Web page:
Improving Our Schools
Mónica García’s effective leadership on the school board is a major reason why tests scores and graduation rates at neighborhood schools are increasing and the dropout rate is down. She has secured funds to reduce overcrowding and improve the quality of education by upgrading outdated classrooms and science labs, repairing deteriorating schools to improve student safety, and creating new, smaller neighborhood schools so students are better prepared for college and to get the job skills they need to work in a 21st Century economy.
Mónica was elected six years ago to reform our schools and, as our school board member, she successfully took on the school bureaucracy. She fought to give parents more choices of where they send their children to school; increased local control and decision-making to empower parents, teachers and principals; and is working to increase teacher accountability. García also cut wasteful spending and reduced bureaucratic staff by nearly fifty percent so more of our money goes into the classroom.
And Mónica García is working closely with prosecutors, children’s advocates, and State Senator Alex Padilla to enact legislation that protects students by making it easier to fire school employees suspected of crimes, including child abuse. A broad coalition that includes Los Angeles school police officers, parent groups, community-based organizations, and local labor unions support Mónica García because she is committed to keeping our children safe.
Thanks to Mónica’s leadership, the district has taken many steps towards transforming our schools for the better.
• Mónica established the policy that every Los Angeles Unified student have access to a college track education, which requires clear academic achievement standards for core English, math and science.
• She improved coordination between teachers, guidance counselors, and school police officers to keep at-risk students in school and away from gangs and drugs.
• She implemented a pilot program that is recruiting and training more qualified teachers for our schools.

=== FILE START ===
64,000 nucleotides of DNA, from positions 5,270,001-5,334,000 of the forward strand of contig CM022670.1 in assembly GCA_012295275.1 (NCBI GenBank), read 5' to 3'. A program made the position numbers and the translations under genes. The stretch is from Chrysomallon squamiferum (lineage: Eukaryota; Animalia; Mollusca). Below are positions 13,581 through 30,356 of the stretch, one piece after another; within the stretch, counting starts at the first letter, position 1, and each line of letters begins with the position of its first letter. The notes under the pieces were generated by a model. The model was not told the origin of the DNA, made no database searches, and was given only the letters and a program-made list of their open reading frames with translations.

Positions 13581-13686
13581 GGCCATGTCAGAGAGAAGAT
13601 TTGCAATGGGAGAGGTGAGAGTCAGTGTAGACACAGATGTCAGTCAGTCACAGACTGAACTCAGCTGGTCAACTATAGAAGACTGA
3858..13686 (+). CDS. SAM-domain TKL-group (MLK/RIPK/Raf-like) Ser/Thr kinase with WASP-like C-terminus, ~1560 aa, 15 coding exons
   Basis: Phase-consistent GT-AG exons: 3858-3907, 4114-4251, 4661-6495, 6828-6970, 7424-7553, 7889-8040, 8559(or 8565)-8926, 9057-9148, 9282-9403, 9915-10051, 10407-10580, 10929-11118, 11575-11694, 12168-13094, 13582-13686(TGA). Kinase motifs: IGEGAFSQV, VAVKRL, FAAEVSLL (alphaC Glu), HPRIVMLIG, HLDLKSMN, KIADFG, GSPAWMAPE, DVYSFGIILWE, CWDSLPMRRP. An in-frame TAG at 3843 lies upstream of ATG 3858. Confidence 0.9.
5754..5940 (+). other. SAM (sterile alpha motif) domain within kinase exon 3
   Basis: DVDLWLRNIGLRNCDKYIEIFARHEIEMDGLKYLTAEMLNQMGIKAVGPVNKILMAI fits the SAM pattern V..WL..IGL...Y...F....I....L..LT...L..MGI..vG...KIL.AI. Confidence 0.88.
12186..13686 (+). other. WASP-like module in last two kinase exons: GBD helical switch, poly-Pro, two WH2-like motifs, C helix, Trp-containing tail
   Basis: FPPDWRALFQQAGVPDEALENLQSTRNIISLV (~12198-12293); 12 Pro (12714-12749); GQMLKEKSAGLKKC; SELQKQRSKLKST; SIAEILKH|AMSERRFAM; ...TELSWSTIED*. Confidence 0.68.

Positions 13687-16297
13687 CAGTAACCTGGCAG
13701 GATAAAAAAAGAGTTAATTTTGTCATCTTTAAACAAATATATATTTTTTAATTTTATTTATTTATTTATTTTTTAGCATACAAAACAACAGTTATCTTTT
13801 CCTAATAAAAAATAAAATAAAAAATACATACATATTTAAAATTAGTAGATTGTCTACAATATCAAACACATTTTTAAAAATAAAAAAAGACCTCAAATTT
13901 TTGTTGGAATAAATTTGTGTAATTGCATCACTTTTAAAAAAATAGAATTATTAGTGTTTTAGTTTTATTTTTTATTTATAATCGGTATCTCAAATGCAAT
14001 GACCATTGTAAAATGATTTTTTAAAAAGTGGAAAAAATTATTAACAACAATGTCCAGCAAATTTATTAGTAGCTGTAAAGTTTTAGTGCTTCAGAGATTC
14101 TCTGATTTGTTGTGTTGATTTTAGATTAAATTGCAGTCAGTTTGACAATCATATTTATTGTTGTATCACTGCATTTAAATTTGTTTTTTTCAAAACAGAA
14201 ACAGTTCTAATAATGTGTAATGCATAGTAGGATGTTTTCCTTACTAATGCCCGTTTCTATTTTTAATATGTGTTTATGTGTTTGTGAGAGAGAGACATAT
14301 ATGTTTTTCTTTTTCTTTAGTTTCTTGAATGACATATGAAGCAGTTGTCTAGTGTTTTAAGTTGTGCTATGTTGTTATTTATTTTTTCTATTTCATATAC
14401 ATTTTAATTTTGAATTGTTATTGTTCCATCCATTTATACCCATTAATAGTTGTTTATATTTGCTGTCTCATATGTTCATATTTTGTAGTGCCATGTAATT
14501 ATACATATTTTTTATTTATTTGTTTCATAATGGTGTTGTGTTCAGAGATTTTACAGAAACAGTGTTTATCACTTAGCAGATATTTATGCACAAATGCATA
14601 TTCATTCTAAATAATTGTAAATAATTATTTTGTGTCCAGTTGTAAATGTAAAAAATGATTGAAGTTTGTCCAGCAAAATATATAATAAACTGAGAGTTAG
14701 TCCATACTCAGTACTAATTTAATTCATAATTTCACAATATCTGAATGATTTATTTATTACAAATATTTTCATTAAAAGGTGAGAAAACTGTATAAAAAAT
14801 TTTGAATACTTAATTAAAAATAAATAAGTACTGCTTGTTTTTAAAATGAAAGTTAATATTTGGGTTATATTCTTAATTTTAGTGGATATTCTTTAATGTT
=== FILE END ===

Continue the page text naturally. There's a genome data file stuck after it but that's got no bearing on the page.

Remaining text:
• She spearheaded the creation of 32 teaching academies – providing greater flexibility and local control, and more teacher training.
• She led the effort to secure funding to repair deteriorating classrooms, bathrooms and electrical wiring; and upgrade science labs and computer technology; improve job training programs; and upgrade fire alarms to improve student safety at every neighborhood school.
• She led the effort to reduce the school district’s bureaucracy and central district staff by 48 percent over the past four years.
• She is working with parents, school nurses, school police officers and local law enforcement to identify and quickly remove or fire teachers and other school employees suspected of child abuse.
• She spearheaded the creation of School Report Cards, distributed each year to all parents in the district to increase accountability in every neighborhood school.
• She has made it a priority to expand career education programs so students have access to computers and technology training needed for 21st Century jobs.
• She has been a strong advocate for local schools by fighting for our fair share of state and federal education funds.
• She has been a leader in creating partnerships between local schools, businesses, colleges and universities, and labor unions to improve classroom education – and to provide students with opportunities to develop job skills and gain real world experience
• She has successfully enacted reforms that have created new charter schools, academies, and schools using non-traditional curriculums for more than 200 thousand students.
• She has been a leader in helping parents and community-based groups create new neighborhood schools with specialized curriculums in math, science, technology and the arts.
THE RESULTS: LAUSD is the fastest-improving school district in California
• Graduation rates have increased by 16 percent since 2007.
• The percentage of 3rd graders reading at grade level has increased by 17 percent.
• Forced busing has been ended by building 129 new schools with 160,000 new seats for students.
• Over-crowding in classrooms has been reduced, and year-round school schedules have virtually been eliminated, from 227 campuses to 3.